We took a quick look at the boat.  The keel was still leaking.  We had some issues with the rigging.  We talked about the future repairs and improvements that we would make.  Yet, for the most part the boat performed pretty well.  After sailing for about an hour it stated to rain.  Not hard, just enough to make it ridiculously cold.  We looked at each other and decided to head in.  We planned another sail the next day when it wasn’t raining.  We pulled the boat up on shore and pulled over the cover.  What an amazing day!  We actually sailed Andy’s boat!

Well, the next day came and went.  And the next and the next.  We didn’t get to sail the boat again that fall.  In fact, to the best of my knowledge, the boat was never sailed again.  The boat sat covered on its trailer for another year or two until Andy eventually sold the boat.  I don’t know if the act of sailing the boat was enough victory that Andy lost interest in the project or if he just couldn’t get the time to properly complete the process.  It really didn’t matter.  In my eyes, Andy did it.  He took a project that was viewed as impossible and he pulled it off.  I learned a great deal from this project.  Some of it was practical marine stuff, but the more valuable lessons were about  love and not giving up.  You see, Andy loved that boat and he wouldn’t give up on it.  He put his heart and all of his money into the boat.  I think he would say that it was worth it.  Even after all of his time and money.  Even just for a single solitary sail on a cold November evening!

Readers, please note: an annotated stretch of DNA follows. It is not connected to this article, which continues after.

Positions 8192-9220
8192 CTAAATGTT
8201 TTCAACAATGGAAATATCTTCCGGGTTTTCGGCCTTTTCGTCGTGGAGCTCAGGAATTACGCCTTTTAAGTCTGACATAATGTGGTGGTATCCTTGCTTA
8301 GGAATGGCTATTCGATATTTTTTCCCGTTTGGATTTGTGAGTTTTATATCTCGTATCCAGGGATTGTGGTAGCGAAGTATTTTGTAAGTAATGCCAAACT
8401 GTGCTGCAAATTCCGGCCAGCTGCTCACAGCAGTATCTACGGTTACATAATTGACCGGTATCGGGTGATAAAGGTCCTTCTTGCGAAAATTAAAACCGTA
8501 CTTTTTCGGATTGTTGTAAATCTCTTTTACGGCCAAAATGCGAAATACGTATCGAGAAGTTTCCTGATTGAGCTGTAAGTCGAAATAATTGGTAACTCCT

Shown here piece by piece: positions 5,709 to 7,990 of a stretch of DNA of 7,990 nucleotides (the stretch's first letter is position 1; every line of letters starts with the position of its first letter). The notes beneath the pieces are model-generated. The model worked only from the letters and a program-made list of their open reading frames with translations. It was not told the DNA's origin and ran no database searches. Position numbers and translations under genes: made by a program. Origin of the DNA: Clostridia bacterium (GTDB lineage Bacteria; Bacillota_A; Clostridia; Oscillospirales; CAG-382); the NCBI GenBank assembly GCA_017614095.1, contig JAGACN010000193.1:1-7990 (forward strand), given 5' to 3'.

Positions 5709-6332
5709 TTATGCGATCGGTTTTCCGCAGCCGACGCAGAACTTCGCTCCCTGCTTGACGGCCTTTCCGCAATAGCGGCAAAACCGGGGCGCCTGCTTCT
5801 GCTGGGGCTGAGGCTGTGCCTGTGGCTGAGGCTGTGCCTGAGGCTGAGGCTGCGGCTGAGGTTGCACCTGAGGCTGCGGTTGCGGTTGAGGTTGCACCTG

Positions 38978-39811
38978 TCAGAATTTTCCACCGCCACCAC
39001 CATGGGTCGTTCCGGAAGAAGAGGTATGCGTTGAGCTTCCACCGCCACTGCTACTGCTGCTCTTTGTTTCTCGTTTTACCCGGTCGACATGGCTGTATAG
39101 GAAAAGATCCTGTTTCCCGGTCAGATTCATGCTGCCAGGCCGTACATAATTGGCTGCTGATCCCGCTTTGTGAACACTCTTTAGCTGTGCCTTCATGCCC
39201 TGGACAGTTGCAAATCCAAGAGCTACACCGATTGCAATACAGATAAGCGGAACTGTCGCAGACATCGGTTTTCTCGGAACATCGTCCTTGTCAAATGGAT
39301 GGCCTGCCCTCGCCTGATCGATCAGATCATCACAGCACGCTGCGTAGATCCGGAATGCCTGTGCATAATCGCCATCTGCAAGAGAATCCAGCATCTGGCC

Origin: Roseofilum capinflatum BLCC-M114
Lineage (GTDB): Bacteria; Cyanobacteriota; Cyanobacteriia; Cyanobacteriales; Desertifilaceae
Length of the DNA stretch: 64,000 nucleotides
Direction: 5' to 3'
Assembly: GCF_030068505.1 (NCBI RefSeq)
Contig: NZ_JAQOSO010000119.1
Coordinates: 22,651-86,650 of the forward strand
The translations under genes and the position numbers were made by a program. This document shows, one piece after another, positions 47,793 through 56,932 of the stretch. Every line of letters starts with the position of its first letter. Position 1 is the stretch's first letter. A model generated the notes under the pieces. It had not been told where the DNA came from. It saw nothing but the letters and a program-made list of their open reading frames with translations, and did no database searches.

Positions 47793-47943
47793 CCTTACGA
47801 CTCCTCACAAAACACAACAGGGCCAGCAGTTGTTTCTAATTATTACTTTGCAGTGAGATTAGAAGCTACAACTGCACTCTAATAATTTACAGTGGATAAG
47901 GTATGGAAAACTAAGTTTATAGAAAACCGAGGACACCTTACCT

Natural Goodness

 Every July 4th we would travel as a family to Frankfort, Michigan to enjoy the festivities.  Frankfort is an idyllic northern Michigan town located on the shores of Lake Michigan (OK- look at your left hand and it is located just below the end of your pinky finger- this is mapping Michigan style!).  The 4th was big stuff in Frankfort.  They would have a whole list of happenings which always included a parade down Main Street and a grand fireworks display.  I am sure that they still are celebrating the 4th of July the same way.  These towns are locked in time- you can come back years later and it’s exactly the same.  It’s comforting really.  In the midst of the light speed world, it is comforting to know that you can go back and things are pretty much the same.  But this is not the topic here.

English: Frankfort Light in Frankfort, Michiga...

Frankfort Light- Wikipedia

Our trips to Frankfort began one year after we found a great campground and we enjoyed the weekend so much that we returned the next year.  And the next.  And the next.  And the next.  I am not entirely sure how many years we returned, but we were probably close to a run of ten years in a row.  We even started to bring other families who also returned with us year after year.  A great place to be for the 4th.  But this is not the topic either.